Transgender Persons Bill: Even if Parliament makes it law, Section 377 will ensure discrimination continues
An important bill to be discussed in this session is The Transgender Persons (Protection of Rights) Bill, 2016.
The Winter Session of Parliament started on Friday with several bills for consideration and debate listed on the agenda. An important bill to be discussed in this session is The Transgender Persons (Protection of Rights) Bill, 2016. While the introduction of the bill is in itself progressive, and a positive step toward fostering a more equitable society, its contents have met with much outrage and protest from activists across the country.
Without delving into the details of the bill and the opposition to it, we’d like to say that the fundamental premise of a just society is a lack of discrimination by the state or private persons across various contexts such as employment and education. Various bills, laws, and commissions that currently exist or are established for the protection of vulnerable populations such as women, children, minorities, and disabled individuals are in some form trying to safeguard against discrimination based on their social location. In this context, it is pertinent to reflect on how Mexico has attempted to tackle exclusionary practices in the country.
Mexico and India are two countries where underlying socio-cultural tensions foment conflict, turmoil, and widespread exclusion. As part of a UN-sponsored visit, one of us travelled to Mexico in 2007 to study their healthcare system, specially measures taken to combat HIV. There, we discovered the intricacies of the CONAPRED, or the National Council to Prevent Discrimination.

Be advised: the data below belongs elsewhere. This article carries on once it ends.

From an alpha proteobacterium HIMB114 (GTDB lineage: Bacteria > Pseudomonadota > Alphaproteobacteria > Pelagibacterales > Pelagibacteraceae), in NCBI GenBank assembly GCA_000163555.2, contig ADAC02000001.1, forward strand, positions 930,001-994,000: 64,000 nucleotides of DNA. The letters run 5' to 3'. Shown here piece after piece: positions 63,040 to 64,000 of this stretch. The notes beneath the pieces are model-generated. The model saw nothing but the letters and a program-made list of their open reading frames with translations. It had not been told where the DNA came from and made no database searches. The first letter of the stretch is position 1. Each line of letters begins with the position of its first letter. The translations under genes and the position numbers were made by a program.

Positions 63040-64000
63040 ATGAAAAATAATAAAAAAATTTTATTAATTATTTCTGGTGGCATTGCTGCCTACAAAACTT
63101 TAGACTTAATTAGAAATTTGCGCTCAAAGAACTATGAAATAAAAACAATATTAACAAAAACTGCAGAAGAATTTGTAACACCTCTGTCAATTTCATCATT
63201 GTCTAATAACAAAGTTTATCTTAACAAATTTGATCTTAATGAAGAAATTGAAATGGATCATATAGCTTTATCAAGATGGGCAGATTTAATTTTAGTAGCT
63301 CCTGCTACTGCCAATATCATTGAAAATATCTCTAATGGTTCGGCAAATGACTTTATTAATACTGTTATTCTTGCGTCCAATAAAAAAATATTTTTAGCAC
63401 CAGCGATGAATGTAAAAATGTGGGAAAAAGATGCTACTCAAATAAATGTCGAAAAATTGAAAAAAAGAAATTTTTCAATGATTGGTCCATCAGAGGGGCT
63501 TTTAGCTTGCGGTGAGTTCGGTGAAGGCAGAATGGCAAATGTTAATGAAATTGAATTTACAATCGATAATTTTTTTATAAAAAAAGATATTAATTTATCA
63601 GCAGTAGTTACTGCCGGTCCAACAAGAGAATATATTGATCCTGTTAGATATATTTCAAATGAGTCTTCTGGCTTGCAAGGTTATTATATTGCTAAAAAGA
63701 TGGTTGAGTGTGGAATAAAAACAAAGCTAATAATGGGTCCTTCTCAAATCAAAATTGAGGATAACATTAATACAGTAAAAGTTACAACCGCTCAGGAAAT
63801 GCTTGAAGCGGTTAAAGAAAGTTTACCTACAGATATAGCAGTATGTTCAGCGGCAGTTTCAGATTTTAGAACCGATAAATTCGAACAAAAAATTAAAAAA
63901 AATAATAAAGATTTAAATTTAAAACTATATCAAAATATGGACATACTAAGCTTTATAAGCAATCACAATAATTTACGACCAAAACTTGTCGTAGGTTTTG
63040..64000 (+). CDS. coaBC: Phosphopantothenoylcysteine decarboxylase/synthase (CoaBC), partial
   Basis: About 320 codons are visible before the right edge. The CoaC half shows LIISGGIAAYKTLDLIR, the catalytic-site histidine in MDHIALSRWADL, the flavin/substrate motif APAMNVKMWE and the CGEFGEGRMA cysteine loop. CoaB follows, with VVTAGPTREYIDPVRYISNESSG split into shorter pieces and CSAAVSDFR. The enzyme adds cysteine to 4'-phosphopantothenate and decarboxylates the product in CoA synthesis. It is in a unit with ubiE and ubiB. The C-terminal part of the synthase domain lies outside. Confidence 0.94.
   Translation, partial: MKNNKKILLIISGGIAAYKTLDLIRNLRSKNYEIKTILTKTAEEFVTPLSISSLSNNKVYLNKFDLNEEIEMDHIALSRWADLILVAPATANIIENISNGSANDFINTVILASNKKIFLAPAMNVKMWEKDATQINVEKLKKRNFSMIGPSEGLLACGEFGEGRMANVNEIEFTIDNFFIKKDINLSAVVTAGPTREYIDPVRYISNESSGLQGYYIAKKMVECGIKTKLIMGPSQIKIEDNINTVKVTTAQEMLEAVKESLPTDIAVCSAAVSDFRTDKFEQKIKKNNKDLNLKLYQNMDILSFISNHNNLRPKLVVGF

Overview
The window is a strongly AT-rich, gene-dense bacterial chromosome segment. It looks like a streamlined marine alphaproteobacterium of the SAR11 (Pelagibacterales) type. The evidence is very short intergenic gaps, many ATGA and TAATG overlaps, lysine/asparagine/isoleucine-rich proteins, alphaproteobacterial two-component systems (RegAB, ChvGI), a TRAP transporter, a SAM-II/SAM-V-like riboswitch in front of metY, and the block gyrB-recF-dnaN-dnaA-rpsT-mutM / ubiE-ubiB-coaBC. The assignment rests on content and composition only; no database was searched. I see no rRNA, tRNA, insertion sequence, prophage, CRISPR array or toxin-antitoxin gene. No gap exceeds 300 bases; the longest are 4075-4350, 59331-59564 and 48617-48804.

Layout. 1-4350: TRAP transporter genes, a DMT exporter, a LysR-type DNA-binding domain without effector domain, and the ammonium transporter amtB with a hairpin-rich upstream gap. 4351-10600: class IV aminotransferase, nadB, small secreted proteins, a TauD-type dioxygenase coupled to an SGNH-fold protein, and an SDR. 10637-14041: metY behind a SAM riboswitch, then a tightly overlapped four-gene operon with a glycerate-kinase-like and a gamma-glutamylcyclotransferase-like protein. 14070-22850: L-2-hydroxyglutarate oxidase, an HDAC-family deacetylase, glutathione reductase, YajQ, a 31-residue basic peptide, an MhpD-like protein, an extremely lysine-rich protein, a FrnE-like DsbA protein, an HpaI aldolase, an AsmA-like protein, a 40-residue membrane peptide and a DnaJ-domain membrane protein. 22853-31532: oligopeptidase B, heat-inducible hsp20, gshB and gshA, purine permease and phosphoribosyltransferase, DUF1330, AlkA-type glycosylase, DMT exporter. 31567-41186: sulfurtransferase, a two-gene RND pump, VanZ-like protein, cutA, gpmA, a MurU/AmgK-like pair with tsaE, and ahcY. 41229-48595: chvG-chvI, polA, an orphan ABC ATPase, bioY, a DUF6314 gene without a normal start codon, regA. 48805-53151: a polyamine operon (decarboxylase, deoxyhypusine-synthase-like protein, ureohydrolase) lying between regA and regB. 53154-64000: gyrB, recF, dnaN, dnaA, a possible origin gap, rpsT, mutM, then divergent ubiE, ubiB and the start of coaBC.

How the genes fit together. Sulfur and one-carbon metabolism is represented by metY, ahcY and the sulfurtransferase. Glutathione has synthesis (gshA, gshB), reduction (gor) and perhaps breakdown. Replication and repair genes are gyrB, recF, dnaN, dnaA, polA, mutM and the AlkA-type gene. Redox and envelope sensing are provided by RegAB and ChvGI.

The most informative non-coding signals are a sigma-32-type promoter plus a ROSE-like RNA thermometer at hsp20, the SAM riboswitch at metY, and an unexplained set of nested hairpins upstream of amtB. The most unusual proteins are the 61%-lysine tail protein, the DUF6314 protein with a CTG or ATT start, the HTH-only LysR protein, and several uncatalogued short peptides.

In 2003, under the president-ship of Vicente Fox Quesada, Mexico established this agency to promote social and cultural inclusion and equity in a society increasingly characterized by discrimination based on ethnicity and sexuality amongst other things. In effect, it was an umbrella anti-discrimination regulation that protected citizens from “exclusion based on ethnic or national origin, sex, age, disability, social or economic status, health, pregnancy, language, religion, opinions, sexual orientation, marital status”, or any other criteria which impedes the exercise of the rights of the people.
In India, conflict and exclusion based on much of the same criteria are rampant. The Transgender Bill, for instance, may be successful in granting legal recognition and legitimacy to a section of society that has hitherto been marginalised, but Section 377 still ensures that individuals don’t have the legal right to choose their sexuality. Perhaps we should take a leaf out of Mexico’s book, and think about moving towards a similar overarching law that prohibits discrimination based on all of the aforementioned grounds.
Instead of the painstaking process of preventing exclusion legislation by legislation, stakeholder by stakeholder, a sweeping law where the state guarantees legal protection from discrimination to all citizens, across various contexts ranging from admission in educational institutions to discrimination in housing societies, might be more effective.
Eventually, our aim must be to dissolve the hundreds of inefficient commissions set up to tackle individual forms of discrimination, and establish one overarching agency, like CONAPRED, that oversees the implementation of inclusionary policies and acts as a redressal mechanism for complaints of discriminatory acts.
In an ideal world, the very philosophical premise of a state’s social agenda should be that arbitrary criteria such as those delineated earlier simply cannot be grounds for exclusion or discrimination in any context.
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